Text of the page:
Forget Democrats versus Republicans, the battle taking center stage in Washington right now is between jobs and health care.
Even though President Obama is trying to regain momentum on stalled health overhaul legislation with a bipartisan health summit next week, many lawmakers seem to still to keep the focus on jobs.
Last week Senate Majority Leader Harry Reid scaled back the "bipartisan" jobs bill, which came out of the Senate Finance Committee Thursday, to exclude any provisions not relating to jobs creation.
Among the provisions he stripped was one that extended federal subsidies to the unemployed to pay for COBRA health benefits and one that gave laid-off workers three extra months of unemployment insurance.
Reid said he wanted the Senate to vote on the smaller bill so that it would pass quickly and provide a clear message to the American people about the Senate's priorities, and in case you were wondering, it's not health care. "This is a simplified, focused bill that addresses our core priority: putting millions of Americans back to work," Reid said in a statement.
Reid scheduled a Feb. 22 vote for the jobs bill, the day Congress gets back from the President's Day recess, and said the remaining provisions (including the COBRA extension) could be voted on separately by the end of the month.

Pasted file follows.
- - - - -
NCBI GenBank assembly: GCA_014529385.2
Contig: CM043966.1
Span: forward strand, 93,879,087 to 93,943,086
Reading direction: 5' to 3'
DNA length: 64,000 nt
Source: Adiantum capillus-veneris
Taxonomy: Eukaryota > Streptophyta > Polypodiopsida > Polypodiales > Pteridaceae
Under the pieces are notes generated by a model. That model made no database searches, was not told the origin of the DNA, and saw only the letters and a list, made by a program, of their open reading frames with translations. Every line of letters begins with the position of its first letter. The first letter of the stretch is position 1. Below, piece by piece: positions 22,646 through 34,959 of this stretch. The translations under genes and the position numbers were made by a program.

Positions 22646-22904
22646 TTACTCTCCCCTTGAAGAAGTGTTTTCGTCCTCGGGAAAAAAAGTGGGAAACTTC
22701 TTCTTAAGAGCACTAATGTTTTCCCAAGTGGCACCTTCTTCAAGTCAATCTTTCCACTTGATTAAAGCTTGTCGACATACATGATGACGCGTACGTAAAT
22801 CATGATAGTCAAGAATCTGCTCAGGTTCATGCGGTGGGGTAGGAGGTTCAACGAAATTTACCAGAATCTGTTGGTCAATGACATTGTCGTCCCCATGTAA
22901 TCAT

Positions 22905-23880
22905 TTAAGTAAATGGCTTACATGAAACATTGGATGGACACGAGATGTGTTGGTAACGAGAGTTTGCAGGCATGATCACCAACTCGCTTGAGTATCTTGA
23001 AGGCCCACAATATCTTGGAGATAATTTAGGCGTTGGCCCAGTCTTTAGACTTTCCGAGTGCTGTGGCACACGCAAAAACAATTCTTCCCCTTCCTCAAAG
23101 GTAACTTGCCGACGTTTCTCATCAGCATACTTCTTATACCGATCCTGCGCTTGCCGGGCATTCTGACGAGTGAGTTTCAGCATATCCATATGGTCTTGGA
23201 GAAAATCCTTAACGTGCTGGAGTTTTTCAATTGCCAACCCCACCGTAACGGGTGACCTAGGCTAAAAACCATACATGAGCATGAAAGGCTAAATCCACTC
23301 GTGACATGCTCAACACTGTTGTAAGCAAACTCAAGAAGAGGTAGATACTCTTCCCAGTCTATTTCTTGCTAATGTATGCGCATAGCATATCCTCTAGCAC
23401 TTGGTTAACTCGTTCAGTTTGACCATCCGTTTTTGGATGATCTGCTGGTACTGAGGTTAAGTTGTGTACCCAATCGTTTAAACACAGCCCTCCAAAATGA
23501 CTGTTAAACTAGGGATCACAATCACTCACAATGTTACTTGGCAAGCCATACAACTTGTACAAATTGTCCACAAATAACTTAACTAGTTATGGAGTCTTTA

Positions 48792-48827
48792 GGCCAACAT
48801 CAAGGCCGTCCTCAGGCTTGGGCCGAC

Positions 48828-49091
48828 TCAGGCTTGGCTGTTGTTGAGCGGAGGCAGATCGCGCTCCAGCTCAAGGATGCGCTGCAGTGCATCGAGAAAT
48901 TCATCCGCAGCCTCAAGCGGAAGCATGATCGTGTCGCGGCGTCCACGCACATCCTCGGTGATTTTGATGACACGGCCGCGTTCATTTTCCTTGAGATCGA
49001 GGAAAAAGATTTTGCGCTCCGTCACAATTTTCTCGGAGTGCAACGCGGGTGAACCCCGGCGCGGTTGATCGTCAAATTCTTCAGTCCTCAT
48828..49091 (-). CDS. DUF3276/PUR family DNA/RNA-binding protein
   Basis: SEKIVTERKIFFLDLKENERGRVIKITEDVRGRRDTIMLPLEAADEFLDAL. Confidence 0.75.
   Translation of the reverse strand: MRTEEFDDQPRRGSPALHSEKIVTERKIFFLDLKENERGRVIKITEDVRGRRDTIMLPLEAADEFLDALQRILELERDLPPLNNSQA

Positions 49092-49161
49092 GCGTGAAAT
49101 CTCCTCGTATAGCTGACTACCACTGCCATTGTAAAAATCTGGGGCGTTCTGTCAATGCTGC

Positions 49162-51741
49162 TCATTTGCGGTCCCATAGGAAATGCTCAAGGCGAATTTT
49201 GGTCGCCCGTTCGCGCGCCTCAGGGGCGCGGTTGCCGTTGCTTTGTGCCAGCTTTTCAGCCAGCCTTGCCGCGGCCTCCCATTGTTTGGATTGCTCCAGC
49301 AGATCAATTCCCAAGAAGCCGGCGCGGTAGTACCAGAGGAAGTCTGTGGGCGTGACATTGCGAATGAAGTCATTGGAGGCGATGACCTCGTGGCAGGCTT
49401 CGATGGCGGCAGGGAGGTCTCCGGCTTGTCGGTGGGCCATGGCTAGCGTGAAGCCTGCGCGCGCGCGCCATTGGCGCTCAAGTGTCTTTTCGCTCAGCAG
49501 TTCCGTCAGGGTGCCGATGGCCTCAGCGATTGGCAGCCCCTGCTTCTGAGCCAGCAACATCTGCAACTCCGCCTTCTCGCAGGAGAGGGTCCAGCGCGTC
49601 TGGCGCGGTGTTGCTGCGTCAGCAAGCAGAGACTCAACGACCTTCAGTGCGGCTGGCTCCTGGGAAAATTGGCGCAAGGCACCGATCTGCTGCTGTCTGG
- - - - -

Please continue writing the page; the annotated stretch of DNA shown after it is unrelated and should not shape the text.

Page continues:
But some Democratic leaders aren't giving up that easily. They view the COBRA extension as at least solving a temporary health care problem faced by the unemployed. Some are already looking for a way to get the COBRA and unemployment extensions passed, despite strict budget spending limits Congress recently passed and signed by President Barack Obama on Feb. 12. That "pay-as-you-go" bill requires Congress to find a way to pay for all its spending. The Democrats are trying to find loopholes in the bill that would allow the health care extensions to be considered "emergency" provisions and therefore not be held to those spending limits, according to a report by The Hill.
In addition, Sen. Tom Harkin, citing a CBO analysis, says extending unemployment insurance would actually create more jobs than at least one of the provisions in the jobs bill—tax credits to employers who hire new workers.
Mertens is a reporter for Kaiser Health News, a nonprofit news service.